Unusual fish with crooked spine caught in Florida waters amazes biologists

    Biologists in Florida were amazed after a fish with an unusual crooked spine was caught. FWC Fish and Wildlife Research Institute recently published a photo of a biologist holding the fish.

    Unusual fish with crooked spine caught in Florida waters (FWC Fish and Wildlife Research Institute/Facebook)

    The fish was caught at Silver Glen Springs, which is an idyllic spring in Ocala National Forest. According to officials, it weighed 10.6 pounds and measured 2.7 feet long.

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    The Facebook post’s caption about the “Crooked Gar” reads, “We got another interesting one for ya. Our biologists captured this longnose gar (Lepisosteus osseus) while conducting an electrofishing survey in Silver Glen Springs. Unlike the bull shark with a spinal deformity that we shared a few weeks ago, this fish likely got its interesting shape from a spinal injury at some point in its life.”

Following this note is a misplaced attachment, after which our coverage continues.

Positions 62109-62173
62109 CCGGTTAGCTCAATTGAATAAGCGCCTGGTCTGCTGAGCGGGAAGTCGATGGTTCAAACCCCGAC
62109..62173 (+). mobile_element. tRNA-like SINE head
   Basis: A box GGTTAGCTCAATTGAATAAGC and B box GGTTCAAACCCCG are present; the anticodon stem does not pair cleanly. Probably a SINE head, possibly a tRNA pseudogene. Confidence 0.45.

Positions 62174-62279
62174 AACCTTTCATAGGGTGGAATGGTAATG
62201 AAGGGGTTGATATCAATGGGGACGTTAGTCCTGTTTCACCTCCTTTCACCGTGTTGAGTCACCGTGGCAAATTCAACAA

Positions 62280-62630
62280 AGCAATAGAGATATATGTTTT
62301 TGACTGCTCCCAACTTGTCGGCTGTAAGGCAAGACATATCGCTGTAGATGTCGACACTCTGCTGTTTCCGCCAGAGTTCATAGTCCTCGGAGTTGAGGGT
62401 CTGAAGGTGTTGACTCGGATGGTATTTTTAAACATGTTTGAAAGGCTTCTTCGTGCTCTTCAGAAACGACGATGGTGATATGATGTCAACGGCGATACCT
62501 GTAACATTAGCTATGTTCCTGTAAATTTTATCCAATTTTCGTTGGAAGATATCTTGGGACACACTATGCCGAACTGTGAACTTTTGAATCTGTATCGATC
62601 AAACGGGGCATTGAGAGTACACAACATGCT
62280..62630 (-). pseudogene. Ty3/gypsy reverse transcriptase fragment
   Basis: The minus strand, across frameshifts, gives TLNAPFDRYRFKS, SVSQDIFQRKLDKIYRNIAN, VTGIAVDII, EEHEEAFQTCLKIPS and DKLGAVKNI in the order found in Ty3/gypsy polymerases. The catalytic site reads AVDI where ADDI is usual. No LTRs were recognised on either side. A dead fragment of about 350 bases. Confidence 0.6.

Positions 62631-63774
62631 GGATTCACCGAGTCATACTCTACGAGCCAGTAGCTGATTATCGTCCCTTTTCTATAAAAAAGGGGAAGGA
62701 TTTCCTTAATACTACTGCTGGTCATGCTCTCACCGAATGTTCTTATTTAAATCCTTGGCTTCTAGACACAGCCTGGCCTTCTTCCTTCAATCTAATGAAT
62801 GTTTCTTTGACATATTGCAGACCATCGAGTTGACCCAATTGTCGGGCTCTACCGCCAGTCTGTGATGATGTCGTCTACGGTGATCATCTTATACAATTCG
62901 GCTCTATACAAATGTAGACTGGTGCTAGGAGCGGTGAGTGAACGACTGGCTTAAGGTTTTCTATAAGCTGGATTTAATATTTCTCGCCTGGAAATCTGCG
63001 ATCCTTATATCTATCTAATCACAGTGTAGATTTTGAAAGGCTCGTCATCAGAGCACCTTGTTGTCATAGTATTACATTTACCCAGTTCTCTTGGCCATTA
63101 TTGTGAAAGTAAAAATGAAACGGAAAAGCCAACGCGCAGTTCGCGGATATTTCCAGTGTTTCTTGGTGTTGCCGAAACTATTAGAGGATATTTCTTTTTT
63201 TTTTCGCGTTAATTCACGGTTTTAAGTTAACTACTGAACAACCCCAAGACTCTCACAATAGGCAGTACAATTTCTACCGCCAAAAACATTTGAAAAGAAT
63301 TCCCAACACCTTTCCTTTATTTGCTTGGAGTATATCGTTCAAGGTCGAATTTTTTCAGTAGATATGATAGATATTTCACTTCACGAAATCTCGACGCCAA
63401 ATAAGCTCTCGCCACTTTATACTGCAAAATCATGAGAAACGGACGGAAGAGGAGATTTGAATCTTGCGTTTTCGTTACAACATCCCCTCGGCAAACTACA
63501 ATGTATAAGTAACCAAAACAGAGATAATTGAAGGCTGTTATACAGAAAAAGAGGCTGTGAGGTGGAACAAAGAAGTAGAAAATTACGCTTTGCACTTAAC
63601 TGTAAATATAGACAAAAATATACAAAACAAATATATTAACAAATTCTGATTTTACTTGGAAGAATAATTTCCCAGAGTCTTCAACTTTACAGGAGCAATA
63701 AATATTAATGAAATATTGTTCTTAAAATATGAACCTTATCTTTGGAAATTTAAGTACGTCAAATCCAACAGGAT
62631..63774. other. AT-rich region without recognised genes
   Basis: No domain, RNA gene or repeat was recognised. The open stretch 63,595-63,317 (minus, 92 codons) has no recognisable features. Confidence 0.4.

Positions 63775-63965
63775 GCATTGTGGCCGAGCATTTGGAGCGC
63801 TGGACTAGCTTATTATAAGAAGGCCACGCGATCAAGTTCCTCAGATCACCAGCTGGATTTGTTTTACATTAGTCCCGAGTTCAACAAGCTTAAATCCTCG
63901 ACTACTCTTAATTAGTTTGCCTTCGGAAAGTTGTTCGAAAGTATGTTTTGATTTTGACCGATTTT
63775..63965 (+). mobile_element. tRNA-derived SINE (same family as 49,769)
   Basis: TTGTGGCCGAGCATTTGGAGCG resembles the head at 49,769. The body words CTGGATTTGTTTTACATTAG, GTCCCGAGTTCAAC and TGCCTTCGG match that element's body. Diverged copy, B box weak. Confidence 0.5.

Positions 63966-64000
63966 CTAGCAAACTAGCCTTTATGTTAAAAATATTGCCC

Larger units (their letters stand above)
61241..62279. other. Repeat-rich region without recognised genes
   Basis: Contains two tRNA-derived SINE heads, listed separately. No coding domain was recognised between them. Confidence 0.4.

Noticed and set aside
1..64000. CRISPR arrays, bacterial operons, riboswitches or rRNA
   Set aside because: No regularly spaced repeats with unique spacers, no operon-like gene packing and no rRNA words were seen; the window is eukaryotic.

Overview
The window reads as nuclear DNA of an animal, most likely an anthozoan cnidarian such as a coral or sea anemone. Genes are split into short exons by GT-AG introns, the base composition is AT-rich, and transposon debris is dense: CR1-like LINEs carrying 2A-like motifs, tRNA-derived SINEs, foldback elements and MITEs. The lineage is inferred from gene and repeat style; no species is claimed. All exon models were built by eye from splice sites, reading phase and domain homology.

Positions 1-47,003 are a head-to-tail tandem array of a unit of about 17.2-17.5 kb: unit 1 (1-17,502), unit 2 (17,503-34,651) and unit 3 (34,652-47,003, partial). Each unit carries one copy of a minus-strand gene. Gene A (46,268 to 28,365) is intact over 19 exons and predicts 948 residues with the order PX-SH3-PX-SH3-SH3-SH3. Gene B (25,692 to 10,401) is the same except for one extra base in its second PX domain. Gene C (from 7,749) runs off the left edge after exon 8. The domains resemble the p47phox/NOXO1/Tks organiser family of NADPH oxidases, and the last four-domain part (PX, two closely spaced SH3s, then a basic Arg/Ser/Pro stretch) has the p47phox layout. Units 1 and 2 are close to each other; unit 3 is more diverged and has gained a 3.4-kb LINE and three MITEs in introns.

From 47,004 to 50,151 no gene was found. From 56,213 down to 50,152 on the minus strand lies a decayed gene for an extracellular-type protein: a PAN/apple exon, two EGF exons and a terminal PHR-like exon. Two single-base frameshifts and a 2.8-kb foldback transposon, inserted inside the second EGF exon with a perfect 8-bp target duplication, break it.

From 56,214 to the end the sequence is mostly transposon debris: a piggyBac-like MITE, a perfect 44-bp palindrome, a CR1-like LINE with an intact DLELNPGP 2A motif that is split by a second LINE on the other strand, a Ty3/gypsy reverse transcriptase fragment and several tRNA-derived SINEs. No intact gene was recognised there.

“Still, the fish was 2.7 feet long and weighed over 10.6lbs! With their razor-sharp teeth and armor-like scales, longnose gar may look scary, but they are no threat to humans, and they play an important role as an apex predator in many of Florida’s freshwater ecosystems,” it adds.

    What is the longnose gar?

    According to Florida Museum of Natural History, these fish are “distinctive for their elongated, torpedo-shaped bodies and their overly long snouts which are nearly twice the length of their heads and filled with a row of sharp teeth.” Their scales are notably thick and overlapping.

    The website says that these fish are “formidable ambush predators in the slow moving rivers, bayous and reservoirs of Eastern United States.” They can manage to survive in low oxygen and higher salinity water compared to other fish due to their ability to gulp air whenever necessary.

    These fish are commercially fished for in Arkansas, and are viewed in some areas as a nuisance fish that eat sportfish. The website added that the “longnose gar is an important apex predator in many ecosystems, and it is important in helping prevent other species from overpopulating habitats.”

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